Kermit McKenzie Junior High School in Guadalupe continues to build momentum transforming the cafeteria into a place where students and faculty eagerly enjoy a great meal daily. This comes from the teamwork of the Guadalupe School Board, Superintendent Ed Cora, Principal Sal Reynoso, the Food Service Department, and head cook Ursula Guererro, who along with her staff has put the team’s vision on the plate.
The history of the meatball sub presents an example of the challenge of transforming school food, and a lesson in how schools can help each other be successful. It took a while to get this particular entrée on the plate at this school. Why? Because everyone involved in school decisions takes their responsibility seriously, and change does not come easily to people obsessed with the health and safety of children in their care. They need proof that change is for the better. Fortunately, proof is available.
According to School Food Initiative Chef Instructor Kirsten Criswell, “I had seen this sandwich become a success with students in Lompoc and Santa Maria. When I suggested it to Guadalupe, I thought that it would be a slam-dunk. Kids would love it, participation would go up, and Food Service would have another crowd-pleaser on their hands. But they were hesitant, so I suggested to Guadalupe that they connect with the Food Service Departments at Lompoc and Santa Maria-Bonita School Districts, and asked them to reach out to their neighbors to see how they do it. What recipe do they use? Which meatballs? What bread?”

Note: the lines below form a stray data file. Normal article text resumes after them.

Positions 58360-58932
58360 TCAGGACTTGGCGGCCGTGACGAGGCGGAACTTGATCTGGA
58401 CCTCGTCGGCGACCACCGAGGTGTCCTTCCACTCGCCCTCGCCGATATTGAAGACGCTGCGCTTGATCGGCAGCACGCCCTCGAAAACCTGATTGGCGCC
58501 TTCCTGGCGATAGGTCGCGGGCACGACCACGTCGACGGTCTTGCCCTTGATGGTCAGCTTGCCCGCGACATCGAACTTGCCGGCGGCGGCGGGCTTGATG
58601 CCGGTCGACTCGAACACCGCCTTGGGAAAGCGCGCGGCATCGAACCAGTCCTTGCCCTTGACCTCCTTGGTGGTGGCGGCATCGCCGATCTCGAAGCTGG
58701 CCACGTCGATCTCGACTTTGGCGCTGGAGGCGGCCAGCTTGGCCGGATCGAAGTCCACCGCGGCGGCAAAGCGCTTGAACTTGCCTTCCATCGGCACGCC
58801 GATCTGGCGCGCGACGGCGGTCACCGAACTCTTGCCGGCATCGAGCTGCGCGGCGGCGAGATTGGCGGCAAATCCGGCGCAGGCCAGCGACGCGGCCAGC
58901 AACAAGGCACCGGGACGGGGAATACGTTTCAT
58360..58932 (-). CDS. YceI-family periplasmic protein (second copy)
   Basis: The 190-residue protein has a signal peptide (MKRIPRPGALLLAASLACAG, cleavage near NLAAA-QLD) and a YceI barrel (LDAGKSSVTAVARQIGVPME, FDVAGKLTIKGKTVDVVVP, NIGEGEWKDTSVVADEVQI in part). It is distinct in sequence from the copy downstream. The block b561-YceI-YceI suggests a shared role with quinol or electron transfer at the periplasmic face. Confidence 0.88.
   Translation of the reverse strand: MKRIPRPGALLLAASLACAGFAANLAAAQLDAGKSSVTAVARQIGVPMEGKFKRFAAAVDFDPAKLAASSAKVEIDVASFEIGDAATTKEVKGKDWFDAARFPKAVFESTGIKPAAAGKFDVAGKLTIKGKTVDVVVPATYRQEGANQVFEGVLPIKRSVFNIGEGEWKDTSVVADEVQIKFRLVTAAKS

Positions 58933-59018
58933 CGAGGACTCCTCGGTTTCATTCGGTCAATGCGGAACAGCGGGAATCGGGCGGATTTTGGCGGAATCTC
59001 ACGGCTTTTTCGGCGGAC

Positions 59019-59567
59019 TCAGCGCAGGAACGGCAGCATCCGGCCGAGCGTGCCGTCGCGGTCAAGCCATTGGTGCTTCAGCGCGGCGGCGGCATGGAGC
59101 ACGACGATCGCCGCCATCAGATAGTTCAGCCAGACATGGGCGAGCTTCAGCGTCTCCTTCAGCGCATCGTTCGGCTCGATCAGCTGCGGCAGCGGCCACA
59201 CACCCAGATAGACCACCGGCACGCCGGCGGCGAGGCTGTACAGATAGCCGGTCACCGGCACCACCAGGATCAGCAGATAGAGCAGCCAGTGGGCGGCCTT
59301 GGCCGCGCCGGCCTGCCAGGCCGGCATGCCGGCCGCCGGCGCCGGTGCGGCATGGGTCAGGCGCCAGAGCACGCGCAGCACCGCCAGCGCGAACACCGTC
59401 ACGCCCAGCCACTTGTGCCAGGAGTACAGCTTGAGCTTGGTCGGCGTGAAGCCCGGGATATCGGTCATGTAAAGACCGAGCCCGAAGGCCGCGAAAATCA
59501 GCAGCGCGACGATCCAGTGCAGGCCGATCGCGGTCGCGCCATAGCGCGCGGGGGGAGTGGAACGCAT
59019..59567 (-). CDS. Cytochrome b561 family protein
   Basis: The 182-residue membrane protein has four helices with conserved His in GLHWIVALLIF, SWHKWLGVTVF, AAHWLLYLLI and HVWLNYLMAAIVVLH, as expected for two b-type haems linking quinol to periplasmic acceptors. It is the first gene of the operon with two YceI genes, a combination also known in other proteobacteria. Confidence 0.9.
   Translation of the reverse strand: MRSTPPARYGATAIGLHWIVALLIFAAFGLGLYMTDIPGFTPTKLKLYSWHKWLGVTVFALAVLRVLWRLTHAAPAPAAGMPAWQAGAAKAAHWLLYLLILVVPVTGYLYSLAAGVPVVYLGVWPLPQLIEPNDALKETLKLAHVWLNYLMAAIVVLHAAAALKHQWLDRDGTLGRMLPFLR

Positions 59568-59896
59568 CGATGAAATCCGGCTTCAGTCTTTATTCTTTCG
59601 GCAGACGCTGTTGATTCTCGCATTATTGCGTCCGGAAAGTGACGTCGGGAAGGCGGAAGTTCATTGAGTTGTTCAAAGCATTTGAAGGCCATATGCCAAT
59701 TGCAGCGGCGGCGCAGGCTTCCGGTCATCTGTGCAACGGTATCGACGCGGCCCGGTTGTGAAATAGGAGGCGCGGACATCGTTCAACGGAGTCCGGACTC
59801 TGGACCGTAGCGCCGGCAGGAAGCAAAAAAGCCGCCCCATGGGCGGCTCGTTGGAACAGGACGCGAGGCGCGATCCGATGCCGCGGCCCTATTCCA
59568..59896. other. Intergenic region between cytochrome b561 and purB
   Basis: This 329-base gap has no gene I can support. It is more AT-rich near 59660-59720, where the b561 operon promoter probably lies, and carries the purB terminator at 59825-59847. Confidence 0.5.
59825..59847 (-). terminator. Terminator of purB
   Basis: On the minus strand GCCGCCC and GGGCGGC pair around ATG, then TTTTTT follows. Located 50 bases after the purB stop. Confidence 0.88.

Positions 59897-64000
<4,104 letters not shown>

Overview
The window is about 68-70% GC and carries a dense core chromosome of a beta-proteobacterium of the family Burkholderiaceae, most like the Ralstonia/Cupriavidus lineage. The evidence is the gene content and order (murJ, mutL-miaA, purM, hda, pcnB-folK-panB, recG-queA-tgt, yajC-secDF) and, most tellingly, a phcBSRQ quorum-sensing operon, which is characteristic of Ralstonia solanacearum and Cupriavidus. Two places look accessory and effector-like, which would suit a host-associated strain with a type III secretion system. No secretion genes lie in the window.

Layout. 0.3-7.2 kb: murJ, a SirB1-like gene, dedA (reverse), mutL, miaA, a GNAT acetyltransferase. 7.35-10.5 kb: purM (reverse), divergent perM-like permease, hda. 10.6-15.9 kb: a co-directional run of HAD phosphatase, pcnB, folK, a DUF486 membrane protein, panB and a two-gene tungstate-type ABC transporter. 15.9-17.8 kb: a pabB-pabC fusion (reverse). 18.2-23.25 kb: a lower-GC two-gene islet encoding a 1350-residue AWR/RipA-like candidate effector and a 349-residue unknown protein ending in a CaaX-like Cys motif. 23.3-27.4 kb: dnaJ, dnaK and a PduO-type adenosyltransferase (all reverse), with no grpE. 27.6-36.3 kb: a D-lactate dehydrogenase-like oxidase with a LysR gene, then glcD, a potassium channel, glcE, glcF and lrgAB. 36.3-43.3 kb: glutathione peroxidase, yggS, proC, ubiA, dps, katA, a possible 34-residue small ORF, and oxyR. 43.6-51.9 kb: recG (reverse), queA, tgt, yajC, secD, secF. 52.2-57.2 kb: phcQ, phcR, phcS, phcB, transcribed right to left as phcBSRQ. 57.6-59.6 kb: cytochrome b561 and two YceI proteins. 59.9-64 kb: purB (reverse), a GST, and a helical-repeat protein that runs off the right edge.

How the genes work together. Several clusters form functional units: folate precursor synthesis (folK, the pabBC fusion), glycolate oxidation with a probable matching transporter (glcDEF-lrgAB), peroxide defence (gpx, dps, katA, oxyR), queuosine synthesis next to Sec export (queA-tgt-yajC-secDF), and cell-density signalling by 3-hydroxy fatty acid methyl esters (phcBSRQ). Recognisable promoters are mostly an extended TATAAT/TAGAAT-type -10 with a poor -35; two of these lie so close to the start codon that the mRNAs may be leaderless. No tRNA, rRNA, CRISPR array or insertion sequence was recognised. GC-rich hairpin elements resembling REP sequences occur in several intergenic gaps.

Guadalupe made the effort to network with neighboring Districts to gather information. They were able to source a quality meatball used by the other Districts, as well as the whole grain hoagie roll (which really upgrades the sandwich and is very noticeable to the kids: it “looks like what I get at Subway,” and meets the new National School Lunch Program meal requirements), and, last but not least, they use cooked-from-scratch School Food Initiative Marinara Sauce. When the Meatball Sub debuted, Principal Reynoso made announcements the day before and day of to generate interest, and this sparked participation. Superintendent Cora came over between meetings to see what was cooking in the kitchen. As a former principal in the Santa Maria-Bonita district, he knew the sandwich and loved it too. It was his suggestion to top it with a little mozzarella cheese, not only for taste but visual appeal too. Most teachers purchased the lunch that day. Administrative personnel from the District office drove across town to buy lunch.
The salad bar is now offered daily at Kermit McKenzie, with from-scratch School Food Initiative Ranch Dressing. The “fries” shown on the plate in the top picture are actually jicama sticks, squeezed with fresh lemon juice and seasoned lightly with salt and chili powder. The kids just love them. This innovative school has stopped serving chocolate milk and sugary desserts, but offers so many new options, no one has asked, “where did they go?”